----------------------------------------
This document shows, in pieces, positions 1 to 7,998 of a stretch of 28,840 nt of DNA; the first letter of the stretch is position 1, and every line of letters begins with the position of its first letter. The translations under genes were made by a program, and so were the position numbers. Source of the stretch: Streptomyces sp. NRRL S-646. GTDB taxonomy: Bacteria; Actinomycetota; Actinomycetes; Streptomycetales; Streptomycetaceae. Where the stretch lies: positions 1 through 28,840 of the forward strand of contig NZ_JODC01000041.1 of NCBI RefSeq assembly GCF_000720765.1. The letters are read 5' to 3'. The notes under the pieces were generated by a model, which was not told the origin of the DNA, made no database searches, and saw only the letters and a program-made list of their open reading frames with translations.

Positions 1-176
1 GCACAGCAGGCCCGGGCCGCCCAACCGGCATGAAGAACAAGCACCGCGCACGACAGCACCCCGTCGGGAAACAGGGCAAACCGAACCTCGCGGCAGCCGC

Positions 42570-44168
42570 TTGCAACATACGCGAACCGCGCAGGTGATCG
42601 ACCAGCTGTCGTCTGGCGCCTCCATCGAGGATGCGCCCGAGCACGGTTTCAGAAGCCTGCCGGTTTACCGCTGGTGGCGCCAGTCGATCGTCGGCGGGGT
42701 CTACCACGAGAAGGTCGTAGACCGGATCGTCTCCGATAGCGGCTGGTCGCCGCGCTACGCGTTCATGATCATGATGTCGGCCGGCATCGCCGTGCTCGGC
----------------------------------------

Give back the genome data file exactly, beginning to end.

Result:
This document shows, in pieces, positions 1 to 7,998 of a stretch of 28,840 nt of DNA; the first letter of the stretch is position 1, and every line of letters begins with the position of its first letter. The translations under genes were made by a program, and so were the position numbers. Source of the stretch: Streptomyces sp. NRRL S-646. GTDB taxonomy: Bacteria; Actinomycetota; Actinomycetes; Streptomycetales; Streptomycetaceae. Where the stretch lies: positions 1 through 28,840 of the forward strand of contig NZ_JODC01000041.1 of NCBI RefSeq assembly GCF_000720765.1. The letters are read 5' to 3'. The notes under the pieces were generated by a model, which was not told the origin of the DNA, made no database searches, and saw only the letters and a program-made list of their open reading frames with translations.

Positions 1-176
1 GCACAGCAGGCCCGGGCCGCCCAACCGGCATGAAGAACAAGCACCGCGCACGACAGCACCCCGTCGGGAAACAGGGCAAACCGAACCTCGCGGCAGCCGC

Positions 42570-44168
42570 TTGCAACATACGCGAACCGCGCAGGTGATCG
42601 ACCAGCTGTCGTCTGGCGCCTCCATCGAGGATGCGCCCGAGCACGGTTTCAGAAGCCTGCCGGTTTACCGCTGGTGGCGCCAGTCGATCGTCGGCGGGGT
42701 CTACCACGAGAAGGTCGTAGACCGGATCGTCTCCGATAGCGGCTGGTCGCCGCGCTACGCGTTCATGATCATGATGTCGGCCGGCATCGCCGTGCTCGGC